By: TAPIWA GOMO
Somalia is faced with what has been described as the worst drought in 60 years.
Reports suggest that thousand of lives have already been lost and millions more will die unless the begging bowls are filled up with cash.
Indeed the pictures coming out of the Horn of Africa are quite harrowing and money is really needed to avert a human catastrophe.
Assessment reports from the Horn of Africa suggest that the drought in Somalia is a result of failed rains, but Steve McDowell, a food security expert based in East Africa offers an interesting view that seem, to have evaded many, especially those involved in development and humanitarian work in Somalia.
He argues that pastoral communities have lived and flourished in the Horn of Africa for hundreds of years. During that time, rainfall has fluctuated. It is unlikely that rainfall alone can explain the current humanitarian crisis.
In fact, if we examine rainfall patterns over the last 100 years, there are peaks and troughs spread over 10 or 20-year periods.
Current rainfall levels are the same as 60 years ago, with a period of very high rainfall in between. As with the current crisis, rainfall fluctuation alone may not explain vulnerability to drought.
As modernisation crept in, population figures started to grow faster.
The natural resource base, which was mainly and perhaps naturally meant to sustain pastoral life, started depleting fast.
Modern methods of farming, though not always sustainable, became their livelihoods’ backbone. For the past 60 years, erratic rains have meant drought, which spells doom for so many. The use of charcoal gave way to deforestation an accomplice to desertification.
When one examines these increasing, changes in livelihoods and resource needs, McDowell implores us to reflect if we are not placing unrealistic demands on the rain that did not exist 60 years ago.
On close inspection, most of the problems for pastoralists today lie not in the levels of rainfall, but in the new demands imposed on people’s lives by modernisation, growing the gap between changing demands and the ability to meet those demands.
Today, when pastoralism is facing unprecedented challenges to provide even a subsistence livelihood, the modern world is presenting opportunities that decades ago were unimaginable.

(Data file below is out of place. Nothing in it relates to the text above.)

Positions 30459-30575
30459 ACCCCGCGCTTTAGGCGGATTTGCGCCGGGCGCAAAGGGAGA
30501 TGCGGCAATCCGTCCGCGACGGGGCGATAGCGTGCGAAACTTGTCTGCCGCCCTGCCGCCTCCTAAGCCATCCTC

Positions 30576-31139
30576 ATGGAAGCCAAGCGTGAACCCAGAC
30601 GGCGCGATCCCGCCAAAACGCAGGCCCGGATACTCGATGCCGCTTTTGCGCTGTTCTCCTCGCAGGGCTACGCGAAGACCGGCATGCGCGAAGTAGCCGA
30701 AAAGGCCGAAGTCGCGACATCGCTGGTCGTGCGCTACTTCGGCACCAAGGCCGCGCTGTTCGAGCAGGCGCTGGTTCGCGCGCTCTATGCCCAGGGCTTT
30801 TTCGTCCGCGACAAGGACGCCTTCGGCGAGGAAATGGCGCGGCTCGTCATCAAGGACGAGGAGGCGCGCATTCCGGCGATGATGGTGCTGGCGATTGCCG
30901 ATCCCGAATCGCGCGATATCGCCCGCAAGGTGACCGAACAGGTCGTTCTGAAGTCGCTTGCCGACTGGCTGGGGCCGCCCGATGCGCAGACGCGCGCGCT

When I was in Kunene region in Namibia a few weeks ago, I drew comparisons between the pastoralists in Somalia and the Himba tribe in the northern part of Namibia.
Like the Somalis, the Himbas are pastoralists and survive on beef and milk alone.
Unlike the Somalis, they have resisted and still resist to be transformed into modern life and for that they have been called primitive for their stance.
But others like me prefer to leave them alone. They are rarely affected by droughts like their Somali counterparts because they live their own lives based on their natural capacity.
They have become one of the key tourist attraction features in Namibia contributing 14,5% of the Gross Domestic Product.
Kunene is generally very dry as it lies in the semi-dessert terrain in what was previously called Kaokoland.
The Himbas are still nomadic, they and their cattle look quite healthy even when I didn’t see any green leaf in the thorny semi-desert forests. I could only assume that their cattle belong to the drought resistant breeds.
The Himbas still live on meat, mainly beef and milk, and somewhere somehow you get the sense someone is pushing them to grow maize and other cereals despite the geographical and climatic environment not being conducive for such ventures.
They grow them anyway, perhaps just to be part of the mainstream.
Some harvest while others don’t but still it doesn’t matter because it is not the absence of maize that worry them most but the death of their livestock should the water run dry.
Over the years they have survived on their livestock, digging precariously very deep wells along the dry sandy rivers just to ensure their cattle can drink water.
By their definition, drought is not the lack of rain to feed their crops, but the scarcity of water for their cattle and a little bit of grazing.
Fortunately for them, there are springs scattered all over the mountains perennially oozing water. And once again, their priority is getting water into the bowels of their cattle before they take a human sip. In fact, they get the water value from their milk. And for that they have been spared by the emaciating droughts like those faced in the horn of Africa today.
Now, should the push for crop farming succeed in Kunene, should we blame the rains when there is a drought? Perhaps this is one of the inconvenient truths about development planning especially in the presence of limited knowledge about a local environment.